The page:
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He Chi Chuan™

He Chi Chuan™ is a protocol. A step by step method for teaching and learning self-defense. It is an elegant synthesis of principles and techniques from various Asian martial arts with the end result being an effective approach to empty hand combat.

A He Chi Chuan™ practitioner is in effect a student of Tai Chi, Xing Yi, Qi Gong, meditation, medicine and a student of “one’s self”.

History

As stated above, He Chi Chuan™ is a methodical process or a pedagogical approach to teaching and learning self-defense.  It is not a new martial art or system. Instead it is a well thought out and structured Gong Fu curriculum created for Western students by Fernando Bernall, AP, DOM., from his thirty years of study and training in martial arts.

Guiding Principles

Relaxation is paramount if a martial arts student is to succeed in attaining higher levels of practice. It is a salient feature in He Chi Chuan™ practice. A tense body is inefficient during combat since muscular and mental tension impede proper execution of basic techniques and resolves into using brute muscular force.

It is, however, difficult to not become tense during actual confrontation and an uncontrolled response to the natural “fight or flight” mechanism the body invokes during danger can and often leads to a disastrous outcome. It is exactly this natural process of the sympathetic system that a He Chi Chuan™ student learns to monitor through the practice of several disciplines including Tai Chi, Push- hands, Xing Yi, Qi Gong and meditation.

The Core

The primary methods of training in He Chi Chuan™ is Tai Chi’s Push hands practice and zhan zhuang or Standing Post practice. This Google link has indexed several thousand pages relating to push hands. And this Google link also has a large collection of pages related to Standing practice.  The interested reader should view these pages for a further understanding of our approach within He Chi Chuan™ practice.

The Disciplines

In the practice of Push Hands and zhan zhuang, the student embraces the art of Tai Chi Chuan. When I speak of Tai Chi Chuan, I wish to differentiate it from the Tai Chi that is commonly taught in Wellness center, YMCA, yoga centers, new age churches and so on. The difference between the two is in the use of the term “Chuan” which from the Chinese language we translate into fist, boxing, pugilism. In other words, within He Chi Chuan™ context, Tai Chi Chuan is not some type of spiritual journey or some method to balance one’s chakras. It is an art of combat which, when properly practiced, yields health benefits and places the student in a path of self-cultivation but only as a side effects of mindful practice.

Tai Chi Chuan requires daily solo practice. Without a daily regime of practice and introspection the student will never reach any levels of proficiency. The body of a Tai Chi Chuan student undergoes structural and physiological transformations. The bones become denser, the fascia thicker, pliable and free of tension. These structural changes are necessary if one is to use the body as one unit during combat and eminent for the flow of Chi through the meridians and collaterals.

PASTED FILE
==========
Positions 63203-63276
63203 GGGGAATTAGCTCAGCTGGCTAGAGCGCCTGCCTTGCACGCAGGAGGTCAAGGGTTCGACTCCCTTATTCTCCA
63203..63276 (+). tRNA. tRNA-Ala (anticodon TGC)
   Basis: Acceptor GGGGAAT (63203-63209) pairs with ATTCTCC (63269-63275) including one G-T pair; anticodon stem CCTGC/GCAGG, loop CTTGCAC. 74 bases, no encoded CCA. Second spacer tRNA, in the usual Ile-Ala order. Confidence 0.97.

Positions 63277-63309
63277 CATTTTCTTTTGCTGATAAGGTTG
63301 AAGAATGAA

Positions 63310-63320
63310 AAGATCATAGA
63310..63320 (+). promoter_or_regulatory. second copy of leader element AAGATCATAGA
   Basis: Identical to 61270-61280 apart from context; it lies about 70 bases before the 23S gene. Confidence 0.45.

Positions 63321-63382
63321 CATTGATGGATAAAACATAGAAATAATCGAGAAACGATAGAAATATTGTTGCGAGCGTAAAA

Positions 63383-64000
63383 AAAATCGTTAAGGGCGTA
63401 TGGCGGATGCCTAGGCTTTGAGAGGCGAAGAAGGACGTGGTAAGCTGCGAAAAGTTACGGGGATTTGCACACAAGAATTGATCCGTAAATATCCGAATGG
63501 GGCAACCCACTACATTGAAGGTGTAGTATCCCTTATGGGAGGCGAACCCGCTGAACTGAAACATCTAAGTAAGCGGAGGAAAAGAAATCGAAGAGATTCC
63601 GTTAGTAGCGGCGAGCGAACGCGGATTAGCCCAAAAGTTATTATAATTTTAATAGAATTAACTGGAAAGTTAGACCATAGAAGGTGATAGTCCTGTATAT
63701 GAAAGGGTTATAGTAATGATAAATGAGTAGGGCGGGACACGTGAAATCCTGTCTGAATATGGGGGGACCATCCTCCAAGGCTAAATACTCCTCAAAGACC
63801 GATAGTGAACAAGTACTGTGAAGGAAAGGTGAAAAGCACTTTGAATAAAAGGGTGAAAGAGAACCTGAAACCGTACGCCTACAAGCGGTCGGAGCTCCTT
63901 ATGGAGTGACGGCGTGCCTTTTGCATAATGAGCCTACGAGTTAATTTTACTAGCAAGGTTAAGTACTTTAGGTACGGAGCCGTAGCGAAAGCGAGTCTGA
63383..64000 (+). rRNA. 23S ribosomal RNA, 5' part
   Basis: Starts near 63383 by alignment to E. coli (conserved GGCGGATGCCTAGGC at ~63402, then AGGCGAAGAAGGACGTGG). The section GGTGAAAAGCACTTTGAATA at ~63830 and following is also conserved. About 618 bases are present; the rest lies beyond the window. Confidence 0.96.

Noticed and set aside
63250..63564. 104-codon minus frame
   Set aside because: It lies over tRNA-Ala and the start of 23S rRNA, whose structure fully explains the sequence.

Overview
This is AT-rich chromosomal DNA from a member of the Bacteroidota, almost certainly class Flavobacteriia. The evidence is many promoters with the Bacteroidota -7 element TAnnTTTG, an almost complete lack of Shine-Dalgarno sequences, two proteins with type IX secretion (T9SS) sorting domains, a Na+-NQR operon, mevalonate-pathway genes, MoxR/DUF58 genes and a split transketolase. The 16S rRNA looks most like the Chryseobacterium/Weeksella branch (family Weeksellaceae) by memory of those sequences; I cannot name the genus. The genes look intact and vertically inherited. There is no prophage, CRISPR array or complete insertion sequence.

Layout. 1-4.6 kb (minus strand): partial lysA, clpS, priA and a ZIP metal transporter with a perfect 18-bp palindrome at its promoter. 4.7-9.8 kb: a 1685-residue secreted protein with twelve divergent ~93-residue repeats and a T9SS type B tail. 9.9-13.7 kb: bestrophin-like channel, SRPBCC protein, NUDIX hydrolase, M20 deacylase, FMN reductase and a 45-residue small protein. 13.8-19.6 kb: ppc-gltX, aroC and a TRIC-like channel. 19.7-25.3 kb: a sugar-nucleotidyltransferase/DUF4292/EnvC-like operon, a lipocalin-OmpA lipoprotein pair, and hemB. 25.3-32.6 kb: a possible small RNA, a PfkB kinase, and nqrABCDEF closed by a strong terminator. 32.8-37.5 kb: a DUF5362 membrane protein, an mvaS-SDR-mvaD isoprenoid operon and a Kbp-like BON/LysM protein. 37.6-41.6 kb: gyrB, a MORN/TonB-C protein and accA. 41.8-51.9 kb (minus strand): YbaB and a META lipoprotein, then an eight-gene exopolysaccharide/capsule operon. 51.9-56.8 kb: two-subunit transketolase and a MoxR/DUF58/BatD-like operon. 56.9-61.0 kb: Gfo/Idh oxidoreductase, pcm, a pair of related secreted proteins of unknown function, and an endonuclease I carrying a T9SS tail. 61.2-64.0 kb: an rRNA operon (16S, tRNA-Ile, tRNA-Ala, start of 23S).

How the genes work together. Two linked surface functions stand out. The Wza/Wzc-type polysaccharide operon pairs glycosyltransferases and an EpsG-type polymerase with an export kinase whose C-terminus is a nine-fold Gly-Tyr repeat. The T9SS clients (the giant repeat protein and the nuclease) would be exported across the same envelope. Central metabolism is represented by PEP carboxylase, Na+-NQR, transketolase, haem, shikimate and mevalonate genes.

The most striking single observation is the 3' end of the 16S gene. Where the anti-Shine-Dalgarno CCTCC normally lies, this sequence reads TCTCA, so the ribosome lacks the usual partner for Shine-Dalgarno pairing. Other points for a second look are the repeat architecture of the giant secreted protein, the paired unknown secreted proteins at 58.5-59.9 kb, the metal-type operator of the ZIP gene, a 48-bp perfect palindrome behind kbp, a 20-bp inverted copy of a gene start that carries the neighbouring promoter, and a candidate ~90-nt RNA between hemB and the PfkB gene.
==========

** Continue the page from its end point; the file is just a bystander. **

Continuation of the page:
He Chi Chuan™ incorporates within it’s teaching protocol the 108 postures Yang style of Tai Chi Chuan as taught to me by Dr. Wu, Shi Cun, in Chicago.

Xing Yi

Xing Yi Quan, also spelled Hsing-I Chuan is a powerful, devastating Chinese martial art and a sister art to Tai Chi Chuan. It is incorporated into He Chi Chuan™ practice for its effective strikes and 12 animal forms.  Xing Yi is the oldest of the Chinese internal martial arts and has a long proven history in the battle field. As a method of self defense it is easier to learn than Tai Chi Chuan, although mastering the art takes a lifetime of concentrated practice.

From Xing Yi, He Chi Chuan™ students learn the Five Fists. These sets are practiced solo and with a partner. When the Five Fists of Xing Yi are employed within the framework of Tai Chi push hands, the student becomes much more effective in close range fighting. After all, actual hand to hand combat is always close range and the ability and skill to deliver powerful strikes within close proximity of the attacker is highly desired and few attain it due to poor training.

From Xing Yi, students are instructed on San Ti Shi. This component of practice is part of our Zhan Zhuang training or standing post practice.

Conclusion

I hope to have shared with you enough information about some of the aspects of He Chi Chuan™ and I wish to reiterate that He Chi Chuan™ is not a new martial arts at all. It is only my way of sharing three related disciplines from Chinese martial arts in a cohesive, structured and dynamic approach. The prospective student should also understand that this class requires participation in push-hands practice. If a student does not wish to be touched, then this class is not for you. Self-defense is a hands-on study and conceptualizing, visualizing and any other little mind game one wishes to play cannot substitute for actual input from a partner’s touch and an experienced instructor..

Sincerely,

Fernando Bernall
Saint Augustine, FL

 



 

 

 

 

 
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